| Contributing writer
BOONE, Ia. — While Sara Letsch was studying biology and anthropology at Iowa State, she never envisioned the life she has today: working as a bus driver for the Ames School District and founding a jewelry business.
“Life leads you in very weird ways, but sometimes it’s surprising how good it will end up being,” the Adel native said.
She completed her undergrad degrees with the intention of pursuing a master’s. Then her personal life “imploded.” She got out of an abusive relationship, enduring a painful divorce, then put her studies on hold and hunted for a job.
Time set aside for making art, which had been an important aspect of her life since childhood, was nonexistent.
“I spent a lot of time out at Ledges State Park in the mornings, hiking with my dogs,” she said. “It helped me center myself and start working through those things. It was a very peaceful place for me and helped me during that time period.”
She started a blog called Nymph in the Woods — a name inspired by her love of Ledges.
Letsch said she and her mother had enjoyed doing art projects at the former Ames-based Kil’n Time Studio. Having some experience working with pottery and mosaics, Letsch secured a job at the store.
“I had to learn how to make fused glass to be able to teach it to the people who came in to take classes,” she said. “Suddenly, there’s this new medium of glass that I just fell in love with. But it wasn’t to my personal style: gluing the glass (to make jewelry).”
Inspired by seeing artisans wire-wrap stones, Letsch got the idea to wire-wrap glass to “dress up” the pieces.
Nymph in the Woods became the name of her jewelry business, founded in 2016. It is headquartered in her home in Boone.
Letsch has two studio areas: one for glasswork, which she describes as messy with shards of glass everywhere and where her kiln is located; the other is an area where she wraps the finished glass in wire.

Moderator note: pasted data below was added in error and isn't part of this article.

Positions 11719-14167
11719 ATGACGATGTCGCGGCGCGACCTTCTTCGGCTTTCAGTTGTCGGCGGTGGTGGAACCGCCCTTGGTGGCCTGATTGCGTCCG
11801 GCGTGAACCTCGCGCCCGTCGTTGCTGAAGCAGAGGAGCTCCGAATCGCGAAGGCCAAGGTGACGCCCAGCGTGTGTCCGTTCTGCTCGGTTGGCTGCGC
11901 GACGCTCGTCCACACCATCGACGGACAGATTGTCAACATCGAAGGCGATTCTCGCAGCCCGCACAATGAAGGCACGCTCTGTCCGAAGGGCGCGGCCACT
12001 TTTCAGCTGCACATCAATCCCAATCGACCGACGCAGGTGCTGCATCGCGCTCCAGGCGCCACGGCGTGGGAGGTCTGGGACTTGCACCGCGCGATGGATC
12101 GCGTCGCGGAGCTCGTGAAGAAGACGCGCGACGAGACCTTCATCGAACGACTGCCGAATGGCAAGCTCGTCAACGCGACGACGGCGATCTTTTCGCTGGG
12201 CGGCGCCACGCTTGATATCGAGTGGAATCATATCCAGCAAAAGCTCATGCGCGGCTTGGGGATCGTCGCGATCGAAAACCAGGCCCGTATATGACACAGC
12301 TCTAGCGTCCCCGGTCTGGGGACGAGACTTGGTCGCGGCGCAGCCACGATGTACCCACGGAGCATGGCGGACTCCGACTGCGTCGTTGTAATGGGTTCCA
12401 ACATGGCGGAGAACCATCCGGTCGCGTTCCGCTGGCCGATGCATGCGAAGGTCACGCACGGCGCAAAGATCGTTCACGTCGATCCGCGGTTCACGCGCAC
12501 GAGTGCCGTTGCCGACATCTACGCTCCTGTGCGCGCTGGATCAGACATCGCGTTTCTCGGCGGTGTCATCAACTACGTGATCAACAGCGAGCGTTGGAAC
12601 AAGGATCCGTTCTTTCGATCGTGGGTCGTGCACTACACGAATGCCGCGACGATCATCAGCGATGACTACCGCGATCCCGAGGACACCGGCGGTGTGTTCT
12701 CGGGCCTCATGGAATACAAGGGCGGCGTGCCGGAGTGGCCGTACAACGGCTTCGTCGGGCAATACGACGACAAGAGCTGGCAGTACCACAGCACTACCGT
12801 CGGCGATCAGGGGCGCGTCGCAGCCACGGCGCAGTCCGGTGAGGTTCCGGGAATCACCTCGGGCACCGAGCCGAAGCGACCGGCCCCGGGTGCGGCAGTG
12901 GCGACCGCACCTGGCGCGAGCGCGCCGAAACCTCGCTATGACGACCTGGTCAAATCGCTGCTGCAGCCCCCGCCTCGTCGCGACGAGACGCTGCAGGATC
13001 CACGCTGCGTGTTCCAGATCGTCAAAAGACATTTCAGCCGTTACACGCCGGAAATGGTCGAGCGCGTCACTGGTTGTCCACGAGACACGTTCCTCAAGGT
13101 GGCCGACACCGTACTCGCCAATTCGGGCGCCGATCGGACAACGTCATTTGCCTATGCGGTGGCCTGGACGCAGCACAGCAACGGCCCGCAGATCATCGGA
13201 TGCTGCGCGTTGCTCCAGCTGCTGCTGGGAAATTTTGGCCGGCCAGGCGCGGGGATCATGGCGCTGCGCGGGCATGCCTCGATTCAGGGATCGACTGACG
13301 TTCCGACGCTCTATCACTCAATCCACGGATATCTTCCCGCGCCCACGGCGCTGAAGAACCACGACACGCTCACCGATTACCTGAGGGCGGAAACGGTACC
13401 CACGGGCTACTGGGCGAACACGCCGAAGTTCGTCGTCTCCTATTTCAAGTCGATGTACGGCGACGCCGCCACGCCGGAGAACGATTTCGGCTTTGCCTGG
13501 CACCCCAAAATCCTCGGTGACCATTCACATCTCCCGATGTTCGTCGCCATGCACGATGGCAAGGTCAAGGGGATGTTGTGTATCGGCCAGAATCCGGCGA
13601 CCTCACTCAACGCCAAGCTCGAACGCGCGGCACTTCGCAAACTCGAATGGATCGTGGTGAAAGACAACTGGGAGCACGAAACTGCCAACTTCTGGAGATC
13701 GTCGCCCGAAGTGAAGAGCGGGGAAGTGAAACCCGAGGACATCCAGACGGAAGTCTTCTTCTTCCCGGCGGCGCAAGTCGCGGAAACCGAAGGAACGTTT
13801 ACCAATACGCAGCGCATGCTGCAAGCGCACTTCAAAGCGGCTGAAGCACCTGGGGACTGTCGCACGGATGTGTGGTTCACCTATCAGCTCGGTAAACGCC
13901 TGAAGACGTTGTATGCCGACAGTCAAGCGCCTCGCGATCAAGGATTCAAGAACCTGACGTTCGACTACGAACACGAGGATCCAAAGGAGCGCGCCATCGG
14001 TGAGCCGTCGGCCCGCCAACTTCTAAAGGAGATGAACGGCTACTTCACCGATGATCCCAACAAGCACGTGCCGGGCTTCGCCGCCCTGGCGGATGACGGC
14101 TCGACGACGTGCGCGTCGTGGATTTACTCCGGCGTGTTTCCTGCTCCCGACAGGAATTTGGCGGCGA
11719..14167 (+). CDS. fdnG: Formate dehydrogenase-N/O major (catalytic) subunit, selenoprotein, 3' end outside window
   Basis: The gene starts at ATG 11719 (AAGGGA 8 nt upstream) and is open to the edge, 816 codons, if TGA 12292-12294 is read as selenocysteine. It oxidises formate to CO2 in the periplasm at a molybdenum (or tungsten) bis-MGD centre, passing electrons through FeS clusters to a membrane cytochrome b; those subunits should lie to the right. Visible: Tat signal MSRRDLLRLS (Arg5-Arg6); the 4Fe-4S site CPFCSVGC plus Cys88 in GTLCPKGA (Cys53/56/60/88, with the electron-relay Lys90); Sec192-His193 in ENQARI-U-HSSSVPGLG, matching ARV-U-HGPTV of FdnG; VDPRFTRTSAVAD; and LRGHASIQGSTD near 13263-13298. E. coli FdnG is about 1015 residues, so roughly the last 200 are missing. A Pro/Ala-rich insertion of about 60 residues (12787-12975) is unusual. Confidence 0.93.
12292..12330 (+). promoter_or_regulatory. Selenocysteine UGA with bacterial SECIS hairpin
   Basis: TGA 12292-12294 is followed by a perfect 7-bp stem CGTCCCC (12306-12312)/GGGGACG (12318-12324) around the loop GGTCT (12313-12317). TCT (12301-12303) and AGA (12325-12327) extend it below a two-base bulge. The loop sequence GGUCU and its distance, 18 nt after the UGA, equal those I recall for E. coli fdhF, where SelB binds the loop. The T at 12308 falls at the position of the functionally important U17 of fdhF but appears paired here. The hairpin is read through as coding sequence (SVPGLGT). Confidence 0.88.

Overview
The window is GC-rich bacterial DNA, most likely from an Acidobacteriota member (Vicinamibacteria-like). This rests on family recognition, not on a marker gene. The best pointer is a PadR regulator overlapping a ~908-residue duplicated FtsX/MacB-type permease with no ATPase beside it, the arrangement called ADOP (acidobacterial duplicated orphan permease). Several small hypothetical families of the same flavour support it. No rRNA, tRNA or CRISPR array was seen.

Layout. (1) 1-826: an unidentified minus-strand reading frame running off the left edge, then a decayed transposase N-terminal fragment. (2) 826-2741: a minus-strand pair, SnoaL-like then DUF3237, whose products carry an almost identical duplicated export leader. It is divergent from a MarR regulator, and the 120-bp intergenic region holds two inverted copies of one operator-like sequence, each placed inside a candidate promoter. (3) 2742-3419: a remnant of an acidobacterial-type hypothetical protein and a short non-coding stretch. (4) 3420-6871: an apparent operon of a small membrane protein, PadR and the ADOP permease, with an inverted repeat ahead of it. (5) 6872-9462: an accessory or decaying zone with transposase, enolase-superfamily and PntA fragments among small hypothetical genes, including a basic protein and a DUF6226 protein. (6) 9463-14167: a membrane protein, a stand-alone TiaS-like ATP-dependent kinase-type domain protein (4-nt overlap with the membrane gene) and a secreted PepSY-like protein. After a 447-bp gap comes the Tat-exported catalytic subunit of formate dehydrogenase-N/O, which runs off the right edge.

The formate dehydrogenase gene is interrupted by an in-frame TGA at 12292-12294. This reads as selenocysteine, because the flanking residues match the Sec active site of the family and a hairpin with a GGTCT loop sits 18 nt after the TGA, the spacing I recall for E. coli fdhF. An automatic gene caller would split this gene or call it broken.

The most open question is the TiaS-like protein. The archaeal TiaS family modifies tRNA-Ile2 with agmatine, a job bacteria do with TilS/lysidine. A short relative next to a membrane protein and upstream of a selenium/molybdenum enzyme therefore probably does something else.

The glass must be completely cool before it can be shaped. Using a wet saw and grinder, she crafts the glass pieces to her liking.
“I don’t open the kiln until it’s close to room temperature,” she said. “I then clean and shape the glass. I use a kiln paper for firing, so the pieces will have a white, gritty substance on the back, and that has to be cleaned off.”
Some pieces are fired in the kiln multiple times until the desired look is achieved.
“You can see the changes in my work with what I’m learning and getting more comfortable with as I go along, in terms of the levels of intricacy and techniques,” she said.
Wire wrapping is its own art form. Letsch uses coil wire, which comes in copper and sterling silver, packaged as large spools or big loops. The wire is later oxidized and polished. Each piece is different from the last.
“Almost all of my pieces start out the same way: 3-5 base wires and a weaving wire. That’s it,” she said.
The jewelry’s style has been called Egyptian, organic and abstract. She said the most fulfilling aspect of being a jewelry maker is crafting pieces that “speak” to the wearer, giving the person a boost of confidence.
The eventual goal is to turn her jewelry making business into a full-time career. Letsch said the majority of her income typically comes from arts and crafts shows and festivals, many of which were canceled this year due to COVID-19. Selling her wares in local stores, online and through commissions has kept her business going.
“Shop local. It makes an impact. We’ve seen that more than ever how big of a difference a few sales can make, in terms of people being able to keep their doors open and pay their bills,” she said.
Despite the pandemic, Letsch still has plenty to appreciate.
“I have a supportive partner, a business I love and a job driving a bus that I love,” she said. “Sometimes, even the worst things can have a positive net outcome in the end.”
For more information, visit www.nymphglassjewelry.com.